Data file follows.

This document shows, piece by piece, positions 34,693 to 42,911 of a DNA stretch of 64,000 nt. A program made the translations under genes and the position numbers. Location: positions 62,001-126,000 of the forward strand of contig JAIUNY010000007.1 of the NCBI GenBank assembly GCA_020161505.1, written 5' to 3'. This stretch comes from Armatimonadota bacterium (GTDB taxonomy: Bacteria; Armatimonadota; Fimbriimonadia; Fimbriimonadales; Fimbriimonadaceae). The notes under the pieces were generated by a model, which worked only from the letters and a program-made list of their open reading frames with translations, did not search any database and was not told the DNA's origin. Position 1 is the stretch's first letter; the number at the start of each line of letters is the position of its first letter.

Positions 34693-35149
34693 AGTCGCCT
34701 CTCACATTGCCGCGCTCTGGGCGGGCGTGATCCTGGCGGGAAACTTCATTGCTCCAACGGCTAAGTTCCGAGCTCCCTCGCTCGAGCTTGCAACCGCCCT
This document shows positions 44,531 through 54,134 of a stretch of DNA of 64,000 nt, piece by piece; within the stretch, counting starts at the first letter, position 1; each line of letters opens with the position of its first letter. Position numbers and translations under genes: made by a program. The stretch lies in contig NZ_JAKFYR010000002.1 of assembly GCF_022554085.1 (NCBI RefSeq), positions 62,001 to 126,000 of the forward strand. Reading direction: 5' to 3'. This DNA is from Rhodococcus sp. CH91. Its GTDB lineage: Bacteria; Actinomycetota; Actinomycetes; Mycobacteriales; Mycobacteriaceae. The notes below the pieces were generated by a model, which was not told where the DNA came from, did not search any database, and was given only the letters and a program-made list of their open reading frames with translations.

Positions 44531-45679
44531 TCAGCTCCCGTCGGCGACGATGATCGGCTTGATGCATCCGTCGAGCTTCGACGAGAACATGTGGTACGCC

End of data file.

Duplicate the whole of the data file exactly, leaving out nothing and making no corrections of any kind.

This document shows, piece by piece, positions 34,693 to 42,911 of a DNA stretch of 64,000 nt. A program made the translations under genes and the position numbers. Location: positions 62,001-126,000 of the forward strand of contig JAIUNY010000007.1 of the NCBI GenBank assembly GCA_020161505.1, written 5' to 3'. This stretch comes from Armatimonadota bacterium (GTDB taxonomy: Bacteria; Armatimonadota; Fimbriimonadia; Fimbriimonadales; Fimbriimonadaceae). The notes under the pieces were generated by a model, which worked only from the letters and a program-made list of their open reading frames with translations, did not search any database and was not told the DNA's origin. Position 1 is the stretch's first letter; the number at the start of each line of letters is the position of its first letter.

Positions 34693-35149
34693 AGTCGCCT
34701 CTCACATTGCCGCGCTCTGGGCGGGCGTGATCCTGGCGGGAAACTTCATTGCTCCAACGGCTAAGTTCCGAGCTCCCTCGCTCGAGCTTGCAACCGCCCT
This document shows positions 44,531 through 54,134 of a stretch of DNA of 64,000 nt, piece by piece; within the stretch, counting starts at the first letter, position 1; each line of letters opens with the position of its first letter. Position numbers and translations under genes: made by a program. The stretch lies in contig NZ_JAKFYR010000002.1 of assembly GCF_022554085.1 (NCBI RefSeq), positions 62,001 to 126,000 of the forward strand. Reading direction: 5' to 3'. This DNA is from Rhodococcus sp. CH91. Its GTDB lineage: Bacteria; Actinomycetota; Actinomycetes; Mycobacteriales; Mycobacteriaceae. The notes below the pieces were generated by a model, which was not told where the DNA came from, did not search any database, and was given only the letters and a program-made list of their open reading frames with translations.

Positions 44531-45679
44531 TCAGCTCCCGTCGGCGACGATGATCGGCTTGATGCATCCGTCGAGCTTCGACGAGAACATGTGGTACGCC